7 Facts for the Anti-Drug Parent
Becoming an anti-drug parent allows you to be an authority figure in your family. If you have a teen, or are trying to help a teen avoid alcohol and drug abuse, adopt these strategies. Integrating these 7 facts into your parenting makes it easier to align with your partner or spouse to become the anti-drug parent(s). It allows you to avoid wavering and lets your teen know that you are serious about your parenting and their health.
7 Facts for the Anti-Drug Parent
Today’s marijuana is much stronger than in the past.
Marijuana in 1988 was 1.82% THC (this is the psychoactive ingredient in cannabis) in 1988. In 2016, you could purchase marijuana that is more than 22% THC and in DAB form (a synthesized form of marijuana), levels can reach over 90% THC. It is important not to minimize marijuana use. Marijuana is addictive for some users. Even use of one time per week (or less often) can lead to serious and harmful consequences.
Sharing your substance use history doesn’t work to stop your child.
Your teen is likely to misinterpret your substance use experience. You’re their parent not a peer and you want them to see you as a healthy role model. She or he may not even believe you because they can’t imagine you as a teenager. Sharing stories about using or drinking with your adolescent ends your ability to parent on this topic.
Your teenager will try to convince you their drug or alcohol use is harmless or that everyone is doing it.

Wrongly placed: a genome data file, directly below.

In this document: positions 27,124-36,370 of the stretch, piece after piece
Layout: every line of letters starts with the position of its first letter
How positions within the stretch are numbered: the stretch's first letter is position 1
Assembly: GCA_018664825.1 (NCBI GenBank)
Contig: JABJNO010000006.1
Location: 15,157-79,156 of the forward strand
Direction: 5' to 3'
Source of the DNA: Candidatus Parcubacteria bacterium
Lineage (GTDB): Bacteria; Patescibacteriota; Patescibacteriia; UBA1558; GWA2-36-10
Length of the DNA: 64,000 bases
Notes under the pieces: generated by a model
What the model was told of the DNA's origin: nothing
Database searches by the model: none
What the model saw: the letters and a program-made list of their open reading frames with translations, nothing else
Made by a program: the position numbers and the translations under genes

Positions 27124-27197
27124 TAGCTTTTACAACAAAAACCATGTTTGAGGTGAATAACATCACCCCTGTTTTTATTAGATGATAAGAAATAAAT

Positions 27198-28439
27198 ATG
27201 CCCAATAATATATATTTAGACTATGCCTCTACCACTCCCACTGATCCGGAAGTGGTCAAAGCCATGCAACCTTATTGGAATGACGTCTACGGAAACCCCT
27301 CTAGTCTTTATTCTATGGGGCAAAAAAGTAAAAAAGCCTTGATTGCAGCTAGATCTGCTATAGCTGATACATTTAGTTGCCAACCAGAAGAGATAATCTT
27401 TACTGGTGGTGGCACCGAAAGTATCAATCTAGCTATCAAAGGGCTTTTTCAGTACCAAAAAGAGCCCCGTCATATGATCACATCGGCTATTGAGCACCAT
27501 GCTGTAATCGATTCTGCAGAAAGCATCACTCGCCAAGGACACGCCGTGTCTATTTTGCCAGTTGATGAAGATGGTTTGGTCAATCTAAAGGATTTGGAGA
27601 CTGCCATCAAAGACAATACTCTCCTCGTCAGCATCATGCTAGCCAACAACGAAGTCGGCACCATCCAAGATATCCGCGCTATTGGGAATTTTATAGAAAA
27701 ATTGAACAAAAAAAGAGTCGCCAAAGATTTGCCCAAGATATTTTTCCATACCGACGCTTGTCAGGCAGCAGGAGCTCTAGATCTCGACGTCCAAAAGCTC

Teenagers read extensively about cannabis and other substances they sees as potentially ‘fun’. They often fail to read information about the teen-specific effects. Parents are uninformed about many substances or tacitly accept drug use they see as a right of passage. Don’t allow them to decide what’s normal, they don’t know!
You must be crystal clear that you don’t want them using alcohol or drugs.
The literature is clear: the longer someone waits to experiment with tobacco, alcohol, marijuana or other drugs the less likely they are to have difficulties. Even if you expect them to experiment, avoid sharing that feeling.
Parents are the people who are least likely to know the extent of their child’s substance use.
The old joke is: How do you know if your teen is lying to you? Their lips are moving! Your child thinks they know what’s best and they often fail to understand the potential consequences of their behaviors. Lies of omission or commission are a result of a desire to avoid conflict and keep their lives private. If you suspect any use, you may only be seeing the ‘tip of the iceberg’.
Your teenager has no ‘God given’ right to absolute privacy.
Giving your child too much privacy leads to many regrets. Knowing your child’s passwords, friends and whereabouts is not a privacy issue, it is a safety concern. The teenage brain is likely to misinterpret or minimize the risk of certain behaviors. Being actively involved in your child’s life and decisions help them avoid potentially costly mistakes.
Establishing healthy boundaries with a teen will allow him or her to make better decisions as an adult.
Your teen needs your guidance, not your friendship. A parent leads by acting not reacting. Create healthy boundaries and live by them in your personal life.
Be an Advocate for Your Child by Being an Anti-Drug Parent
One of the most effective ways of showing that you care is to stand up for your children and their health. This may mean getting them an assessment for substance use. If your child needs an assessment, or you suspect that substance use may be an issue for your child, call ASAP at 513-792-1272.
ASAP is Cincinnati’s premiere outpatient treatment center for teenagers and their families struggling with substance use.
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